It was announced a couple of days ago that the Obama administration had concluded months of secret negotiations (facilitated by Canada and the Vatican) leading to the diplomatic recognition of Communist Cuba. The deal includes the exchange of ambassadors; the humanitarian release of an American held unjustly in Cuba; an exchange of captured spies (three of theirs for one of ours); and the easing of some economic and financial restrictions. President Obama will also ask Congress to end the half-century old embargo against the neo-Stalinist island.
Now, to be clear, I’m not unshakably opposed to opening relations with Cuba. Few policies are etched in stone, and, as circumstances change, so should policy if it no longer serves American interests. And there are rational arguments to be made in favor of relaxation. For example, my friend Jazz Shaw is of the “it wasn’t working, so let’s try something else” school, while analyst Tom Nichols makes “The Conservative Case” for normalizing relations. (For cogent rebuttals, please read Andrew McCarthy and Fausta)
So, like I said, there are rational arguments on both sides of the matter.
But, look at it another way. Try looking at it like a good capitalist would and ask yourself “What’s in this for us?”
A deal like this is a transaction in which each party gives up something of value to get something it values. What you’re getting is (or should be) worth as much or more to you than what you gave up. Otherwise, why are you making the deal?
And that’s where I’m stumped; I can’t figure out what we got that’s worth anything like what we are giving away. Consider:
If the agreement is carried out, the US gives up:
- Official recognition of the Castro regime
- Permission to export to US markets, potentially worth billions
- Access to US financial markets, see above
- Lots of US tourists and the dollars they’ll bring
Cuba gives up:
- An unjustly held American
- A spy who had been working for us.
- See what the US gives up, and remember this will probably strengthen and shore up the regime, since all those dollars have to flow through them, first.
The USA gets:
In other words,”What, exactly?” American recognition and the end of the embargo is of incredible value to Cuba’s struggling totalitarian regime, possibly guaranteeing its survival for decades to come. Is giving all that up worth what amounts to an ornament for Obama’s legacy? I don’t think we’re getting a good deal for our side.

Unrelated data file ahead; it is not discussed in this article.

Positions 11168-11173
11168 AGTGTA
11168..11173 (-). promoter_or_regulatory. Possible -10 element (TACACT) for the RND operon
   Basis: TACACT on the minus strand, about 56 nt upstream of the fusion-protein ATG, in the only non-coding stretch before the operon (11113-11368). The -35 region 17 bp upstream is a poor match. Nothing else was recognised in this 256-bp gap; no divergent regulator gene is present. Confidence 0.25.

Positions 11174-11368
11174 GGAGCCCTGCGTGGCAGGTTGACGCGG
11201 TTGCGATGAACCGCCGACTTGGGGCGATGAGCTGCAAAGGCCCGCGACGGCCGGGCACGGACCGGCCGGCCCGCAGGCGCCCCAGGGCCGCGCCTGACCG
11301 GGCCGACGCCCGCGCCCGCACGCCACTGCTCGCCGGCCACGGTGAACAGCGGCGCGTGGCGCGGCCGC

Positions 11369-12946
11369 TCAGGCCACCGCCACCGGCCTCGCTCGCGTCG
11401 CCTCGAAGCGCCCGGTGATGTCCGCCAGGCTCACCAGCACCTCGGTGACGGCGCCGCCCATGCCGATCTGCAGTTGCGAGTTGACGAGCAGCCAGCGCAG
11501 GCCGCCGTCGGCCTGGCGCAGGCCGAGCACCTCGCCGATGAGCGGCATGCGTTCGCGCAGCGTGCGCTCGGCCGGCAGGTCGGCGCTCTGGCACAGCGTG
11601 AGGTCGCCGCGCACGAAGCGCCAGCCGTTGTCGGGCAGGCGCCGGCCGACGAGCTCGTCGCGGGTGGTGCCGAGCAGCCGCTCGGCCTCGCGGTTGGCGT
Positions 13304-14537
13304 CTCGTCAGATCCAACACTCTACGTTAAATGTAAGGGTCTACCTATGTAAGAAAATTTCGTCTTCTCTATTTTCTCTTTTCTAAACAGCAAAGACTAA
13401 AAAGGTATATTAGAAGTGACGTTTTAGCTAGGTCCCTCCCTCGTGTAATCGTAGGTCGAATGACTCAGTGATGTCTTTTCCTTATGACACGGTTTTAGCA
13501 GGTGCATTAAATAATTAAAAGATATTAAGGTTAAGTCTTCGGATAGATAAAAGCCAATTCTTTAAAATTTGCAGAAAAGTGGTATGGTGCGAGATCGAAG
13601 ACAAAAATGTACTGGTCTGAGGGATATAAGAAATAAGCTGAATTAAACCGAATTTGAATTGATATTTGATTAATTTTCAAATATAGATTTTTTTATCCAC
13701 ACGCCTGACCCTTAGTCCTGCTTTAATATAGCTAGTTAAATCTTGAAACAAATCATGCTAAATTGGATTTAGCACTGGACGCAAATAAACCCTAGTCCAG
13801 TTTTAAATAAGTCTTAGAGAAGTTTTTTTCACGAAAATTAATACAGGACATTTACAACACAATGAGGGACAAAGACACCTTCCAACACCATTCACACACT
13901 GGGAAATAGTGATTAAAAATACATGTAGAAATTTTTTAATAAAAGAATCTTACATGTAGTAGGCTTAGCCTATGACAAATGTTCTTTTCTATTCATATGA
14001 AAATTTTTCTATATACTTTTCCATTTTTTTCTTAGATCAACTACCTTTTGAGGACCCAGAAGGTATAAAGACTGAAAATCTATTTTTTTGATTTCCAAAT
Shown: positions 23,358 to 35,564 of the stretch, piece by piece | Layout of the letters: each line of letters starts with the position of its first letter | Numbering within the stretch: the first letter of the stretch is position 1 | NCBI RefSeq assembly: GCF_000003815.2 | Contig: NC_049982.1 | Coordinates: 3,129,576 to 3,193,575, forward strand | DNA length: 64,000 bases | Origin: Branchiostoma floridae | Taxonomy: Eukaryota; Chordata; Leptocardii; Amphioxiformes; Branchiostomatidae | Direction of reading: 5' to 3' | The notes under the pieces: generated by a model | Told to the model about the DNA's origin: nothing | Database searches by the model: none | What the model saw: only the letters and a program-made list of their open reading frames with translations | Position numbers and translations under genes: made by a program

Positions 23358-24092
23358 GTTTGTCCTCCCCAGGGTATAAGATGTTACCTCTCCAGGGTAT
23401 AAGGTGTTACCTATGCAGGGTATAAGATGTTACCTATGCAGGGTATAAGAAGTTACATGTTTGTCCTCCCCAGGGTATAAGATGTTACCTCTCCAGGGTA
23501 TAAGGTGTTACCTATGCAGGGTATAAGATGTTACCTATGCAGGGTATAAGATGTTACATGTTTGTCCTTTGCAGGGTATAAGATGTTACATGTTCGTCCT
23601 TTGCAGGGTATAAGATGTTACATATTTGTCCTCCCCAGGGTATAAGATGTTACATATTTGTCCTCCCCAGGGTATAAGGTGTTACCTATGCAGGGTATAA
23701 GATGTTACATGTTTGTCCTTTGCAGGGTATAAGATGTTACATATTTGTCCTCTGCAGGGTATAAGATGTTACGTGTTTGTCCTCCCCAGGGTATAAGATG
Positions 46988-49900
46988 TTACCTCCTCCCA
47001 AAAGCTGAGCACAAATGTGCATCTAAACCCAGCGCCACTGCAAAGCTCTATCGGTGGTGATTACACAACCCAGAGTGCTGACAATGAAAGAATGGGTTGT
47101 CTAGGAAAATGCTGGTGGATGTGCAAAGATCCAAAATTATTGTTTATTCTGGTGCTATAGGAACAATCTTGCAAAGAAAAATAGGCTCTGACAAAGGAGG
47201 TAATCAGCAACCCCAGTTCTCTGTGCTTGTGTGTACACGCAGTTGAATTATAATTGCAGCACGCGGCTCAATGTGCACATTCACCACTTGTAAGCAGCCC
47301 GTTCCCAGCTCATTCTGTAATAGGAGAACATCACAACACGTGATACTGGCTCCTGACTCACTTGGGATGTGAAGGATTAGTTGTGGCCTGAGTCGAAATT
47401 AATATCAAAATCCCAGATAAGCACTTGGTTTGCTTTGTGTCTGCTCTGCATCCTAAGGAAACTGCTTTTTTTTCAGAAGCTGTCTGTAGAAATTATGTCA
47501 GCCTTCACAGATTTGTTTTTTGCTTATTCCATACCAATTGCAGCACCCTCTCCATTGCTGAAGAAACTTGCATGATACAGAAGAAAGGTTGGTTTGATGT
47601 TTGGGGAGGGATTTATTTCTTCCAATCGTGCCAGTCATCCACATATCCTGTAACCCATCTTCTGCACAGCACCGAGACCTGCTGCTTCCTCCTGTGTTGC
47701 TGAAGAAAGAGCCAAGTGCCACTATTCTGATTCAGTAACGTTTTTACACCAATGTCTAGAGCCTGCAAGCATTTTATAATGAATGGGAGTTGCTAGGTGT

Jazz and others argue that times have changed and that Obama was right to change policies from something that wasn’t working.
My argument is that since the policy (embargo and non-recognition) was not significantly harming us; since lifting it probably won’t measurably help the Cuban people (what incentive to liberalize do the Castros have now?), but does reinforce the idea that we will bargain for hostages; and since we aren’t getting anything of equal or greater value, why not keep the policy in place? It isn’t as if we’re talking about China or Russia, where other factors would outweigh our outrage at their barbaric record on political and economic liberty. American recognition and trade is an incredibly valuable asset worth far more than what Cuba offers (even if they do make great cigars); the Castros need us far more than we need them. If they want it, let them give us something big. Here’s what I would ask for at a minimum:
- The release of all political prisoners
- An end to media censorship
- Tolerance for and free participation by opposition political parties
- Religious liberty
I suspect the Fidel and Raul would turn down my offer.
The making of bad deals, however, is a trademark of the Obama administration. Senator Rubio (R-Fl), who’s livid over the agreement, puts it succinctly:
“I think the people of Cuba have a right, if they are free, to choose any economic system they want. Nothing the president will announce today will further that goal. It is ironic a week after he imposed sanctions on human rights violators in Venezuela, we are lifting sanctions on the government that has taught the Venezuelans how to commit these human rights violations,” Rubio continued. “It’s absurd, and it’s part of long record of coddling dictators and tyrants that this administration has established.”
“It’s par for the course and administration possibly giving away unilateral concessions for Iran or Cuba in exchange for nothing,” said the Florida senator. “His foreign policy is, at a minimum, naive, and perhaps truly counterproductive to the future of democracy in the region.”
“Barack Obama is the worst negotiator that we’ve had as president since at least Jimmy Carter, and maybe in the modern history of this country,” Rubio concluded.
Yes. Yes he is. Rubio could also have mentioned the bizarre trade of five vicious Taliban warlords in return for one alleged deserter, Bowe Bergdahl.
The question is, why? Why make a deal with Cuban oligarchs that gives away the store in return for bupkis? Aside from Obama’s general leftist affinity for Socialist tyrannies and aside from political changes in the younger generation of Cuban-Americans that leads then to care less and less about the issue, I have another sneaking suspicion. Way back in the 60s and 70s, the leadership of the Weather Underground were great fans of the Cuban revolution and, especially, of Che Guevara. One of those leaders was Bill Ayers, who became a professor at the University of Chicago and then became close with one Barack Obama.
And now, years later, President Obama showers gifts on Cuba.
RELATED READING: The Diplomad: “The Castros pull it off again.” Elliott Abrams: The triumph of ideology over US national interests. McCarthy: Rewarding Castro in return for nothing. Rubio: Not so fast with that embassy construction, bud. Sean Davis: Free trade with Cuba is a fantasy. Mike Gonzalez: Obama didn’t tell the whole story about Cuba. Legal Insurrection: Is this the opening of Rubio’s campaign for president?